Conversations and healthy debate about issues facing our industry and the health care system are critical to addressing some of today’s challenges and opportunities. The Catalyst welcomes guest contributors, including patients, stakeholders, innovators and others, to share their perspectives and point of view. Views represented here may not be those of PhRMA, though they are no less key to a healthy dialogue on issues in health care today.
Today, we are pleased to welcome a guest post from Voters for Cures advocate Josh Harden.
Josh has been the beneficiary of our country’s leading medical advancements throughout his life. Since he was young, he has battled significant heart ailments requiring ongoing treatments.
At 27 years old, I already know first-hand what it means to depend on medicines for your health. I was born with a heart condition, which has required a pacemaker and a steady regimen of a range of medicines. This past year, I had a stroke. While I’m grateful to be in the midst of a successful recovery, it’s clearer than ever how important lifesaving medical innovation is to keeping my health on track.
My story isn’t necessarily unique – many Americans experience similar health concerns and rely on a range of treatments to maintain their health. But my personal road to recovery is another example of why medical innovation and America’s commitment to the next generation of cures and treatments are so important. The science driving many of the treatments for serious, complex conditions has never been more promising.
We cannot take this momentum and progress for granted. When I hear that policymakers in Washington want to move forward with penny-wise and pound-foolish laws that would threaten my access to the treatments that I need, it’s a disheartening message. The fact that federal lawmakers are considering a proposal to impose foreign price controls on American patients and seniors will make it harder for me and millions of Americans to benefit from innovative new treatments.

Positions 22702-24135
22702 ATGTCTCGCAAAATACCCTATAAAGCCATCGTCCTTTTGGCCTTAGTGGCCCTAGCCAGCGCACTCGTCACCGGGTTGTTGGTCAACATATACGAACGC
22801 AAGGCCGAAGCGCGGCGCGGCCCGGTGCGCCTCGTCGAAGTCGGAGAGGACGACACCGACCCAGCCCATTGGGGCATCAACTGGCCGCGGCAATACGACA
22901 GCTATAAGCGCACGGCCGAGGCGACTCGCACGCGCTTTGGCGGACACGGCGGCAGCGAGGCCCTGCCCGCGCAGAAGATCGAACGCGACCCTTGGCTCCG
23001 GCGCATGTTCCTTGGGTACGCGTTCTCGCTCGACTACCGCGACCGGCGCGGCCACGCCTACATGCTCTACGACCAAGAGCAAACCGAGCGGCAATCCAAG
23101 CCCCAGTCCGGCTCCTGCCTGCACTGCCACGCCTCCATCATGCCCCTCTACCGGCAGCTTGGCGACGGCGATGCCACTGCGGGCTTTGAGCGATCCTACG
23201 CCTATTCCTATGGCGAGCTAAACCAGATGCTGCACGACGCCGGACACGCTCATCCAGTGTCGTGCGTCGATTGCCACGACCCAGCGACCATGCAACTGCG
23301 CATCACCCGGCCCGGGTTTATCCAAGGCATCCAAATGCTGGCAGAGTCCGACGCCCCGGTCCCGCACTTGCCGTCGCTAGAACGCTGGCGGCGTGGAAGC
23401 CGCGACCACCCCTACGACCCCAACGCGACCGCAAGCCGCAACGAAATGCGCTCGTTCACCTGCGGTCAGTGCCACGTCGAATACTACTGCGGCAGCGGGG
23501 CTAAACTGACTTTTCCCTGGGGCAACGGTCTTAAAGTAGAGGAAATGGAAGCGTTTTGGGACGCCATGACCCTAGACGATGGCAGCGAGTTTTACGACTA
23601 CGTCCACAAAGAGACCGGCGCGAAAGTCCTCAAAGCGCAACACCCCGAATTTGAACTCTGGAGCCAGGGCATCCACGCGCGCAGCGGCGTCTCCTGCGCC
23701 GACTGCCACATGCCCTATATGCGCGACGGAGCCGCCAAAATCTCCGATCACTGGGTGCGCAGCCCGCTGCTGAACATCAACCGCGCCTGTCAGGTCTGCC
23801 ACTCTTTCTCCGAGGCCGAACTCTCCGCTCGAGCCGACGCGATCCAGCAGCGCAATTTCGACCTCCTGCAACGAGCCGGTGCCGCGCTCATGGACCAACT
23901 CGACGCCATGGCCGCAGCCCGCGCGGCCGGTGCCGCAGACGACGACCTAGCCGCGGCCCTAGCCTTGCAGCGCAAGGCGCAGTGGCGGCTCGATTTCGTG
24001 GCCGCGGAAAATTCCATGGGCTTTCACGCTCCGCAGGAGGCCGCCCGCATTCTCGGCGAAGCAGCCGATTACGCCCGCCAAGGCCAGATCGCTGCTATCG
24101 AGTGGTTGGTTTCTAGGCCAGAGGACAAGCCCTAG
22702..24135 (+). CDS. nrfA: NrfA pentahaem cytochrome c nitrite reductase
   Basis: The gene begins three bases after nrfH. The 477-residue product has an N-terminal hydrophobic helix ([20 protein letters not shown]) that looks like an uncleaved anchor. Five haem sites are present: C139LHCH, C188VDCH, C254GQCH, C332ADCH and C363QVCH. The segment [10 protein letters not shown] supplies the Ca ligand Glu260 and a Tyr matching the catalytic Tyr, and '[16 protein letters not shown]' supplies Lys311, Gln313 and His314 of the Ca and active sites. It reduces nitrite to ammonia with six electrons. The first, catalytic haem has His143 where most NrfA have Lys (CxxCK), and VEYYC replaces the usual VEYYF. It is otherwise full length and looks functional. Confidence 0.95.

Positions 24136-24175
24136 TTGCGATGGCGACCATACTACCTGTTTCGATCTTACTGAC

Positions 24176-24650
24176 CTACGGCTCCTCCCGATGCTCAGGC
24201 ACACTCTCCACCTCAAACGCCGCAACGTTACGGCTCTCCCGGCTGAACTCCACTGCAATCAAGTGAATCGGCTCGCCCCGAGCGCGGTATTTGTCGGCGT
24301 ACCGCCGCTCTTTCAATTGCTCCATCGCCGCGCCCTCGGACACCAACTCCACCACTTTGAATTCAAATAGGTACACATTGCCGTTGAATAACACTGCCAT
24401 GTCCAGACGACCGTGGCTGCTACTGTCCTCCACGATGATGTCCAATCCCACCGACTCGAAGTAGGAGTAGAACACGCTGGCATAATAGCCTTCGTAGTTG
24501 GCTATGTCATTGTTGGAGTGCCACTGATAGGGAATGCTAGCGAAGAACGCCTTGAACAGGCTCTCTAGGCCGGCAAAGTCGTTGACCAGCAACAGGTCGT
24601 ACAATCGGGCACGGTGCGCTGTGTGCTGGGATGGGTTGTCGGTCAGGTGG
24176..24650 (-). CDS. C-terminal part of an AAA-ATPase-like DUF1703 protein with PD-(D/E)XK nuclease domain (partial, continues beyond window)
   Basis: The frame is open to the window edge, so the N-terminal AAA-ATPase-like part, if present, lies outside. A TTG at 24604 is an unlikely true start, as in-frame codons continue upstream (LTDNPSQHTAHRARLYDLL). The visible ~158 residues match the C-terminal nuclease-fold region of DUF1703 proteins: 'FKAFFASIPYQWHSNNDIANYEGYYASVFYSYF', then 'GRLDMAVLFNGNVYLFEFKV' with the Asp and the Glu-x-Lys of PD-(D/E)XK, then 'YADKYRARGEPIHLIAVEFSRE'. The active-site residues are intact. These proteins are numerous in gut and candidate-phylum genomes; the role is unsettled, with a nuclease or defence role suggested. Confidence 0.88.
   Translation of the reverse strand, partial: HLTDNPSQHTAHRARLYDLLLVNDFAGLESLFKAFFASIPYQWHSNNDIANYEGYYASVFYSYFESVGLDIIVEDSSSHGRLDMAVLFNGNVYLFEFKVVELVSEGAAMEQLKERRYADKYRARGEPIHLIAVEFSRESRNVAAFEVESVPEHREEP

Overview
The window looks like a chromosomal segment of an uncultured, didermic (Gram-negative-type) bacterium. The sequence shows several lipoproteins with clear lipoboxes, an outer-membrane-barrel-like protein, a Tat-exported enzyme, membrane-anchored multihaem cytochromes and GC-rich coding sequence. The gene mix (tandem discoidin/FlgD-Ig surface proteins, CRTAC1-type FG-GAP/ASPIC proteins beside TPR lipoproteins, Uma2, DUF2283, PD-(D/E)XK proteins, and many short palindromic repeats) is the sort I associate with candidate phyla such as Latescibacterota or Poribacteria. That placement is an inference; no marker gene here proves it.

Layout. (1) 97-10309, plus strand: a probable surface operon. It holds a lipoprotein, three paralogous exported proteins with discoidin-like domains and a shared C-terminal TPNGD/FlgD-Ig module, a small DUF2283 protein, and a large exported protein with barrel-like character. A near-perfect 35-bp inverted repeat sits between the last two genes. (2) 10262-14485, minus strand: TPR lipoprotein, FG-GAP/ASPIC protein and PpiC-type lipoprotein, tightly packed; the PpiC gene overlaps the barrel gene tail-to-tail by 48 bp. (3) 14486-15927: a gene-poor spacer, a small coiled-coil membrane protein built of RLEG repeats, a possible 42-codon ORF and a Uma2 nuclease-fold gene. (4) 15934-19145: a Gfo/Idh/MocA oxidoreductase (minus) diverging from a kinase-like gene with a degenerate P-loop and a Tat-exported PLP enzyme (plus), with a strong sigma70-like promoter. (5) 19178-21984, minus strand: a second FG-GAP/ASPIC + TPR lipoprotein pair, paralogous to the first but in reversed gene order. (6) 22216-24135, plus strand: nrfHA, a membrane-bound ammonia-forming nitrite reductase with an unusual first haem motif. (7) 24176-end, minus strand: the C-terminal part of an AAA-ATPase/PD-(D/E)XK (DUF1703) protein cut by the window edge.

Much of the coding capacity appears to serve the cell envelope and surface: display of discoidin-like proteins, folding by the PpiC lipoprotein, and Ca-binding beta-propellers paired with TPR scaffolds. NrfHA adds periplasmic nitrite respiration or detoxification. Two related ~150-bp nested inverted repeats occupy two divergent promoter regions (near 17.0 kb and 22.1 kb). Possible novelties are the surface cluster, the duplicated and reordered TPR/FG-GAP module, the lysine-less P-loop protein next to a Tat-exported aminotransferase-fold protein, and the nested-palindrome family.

While we must make sure medicines are affordable, we cannot sacrifice future innovation in the process. I’m concerned the International Pricing Index (IPI) proposal – and any proposal that allows the government to set the price of medicines – will come at the expense of treating the most complex and scary health conditions that a patient would face. We need to support more research into the conditions that need to be treated, not cut off future progress. That is not the future I want for myself or for other patients.
From my experience, I know that patients need the full range of options to best treat their condition, and physicians and patients need the freedom to make the right decision based on that patient’s individual needs. Patients also need hope that more treatments and better treatments are coming that can improve their standard of living with a disease or even cure them of a disease.
The IPI proposal would clearly have a substantial impact on new and current biopharmaceutical projects that could help patients like me. I hope our representatives in Washington stand up for patients and focus on policies that can help us access and afford these treatments in the future.
Click here to join me in standing up for medical innovation.
Guest Contributor The Catalyst welcomes guest contributors, including patients, stakeholders, innovators and others, to share their perspectives and point of view on issues facing our industry and the health care system.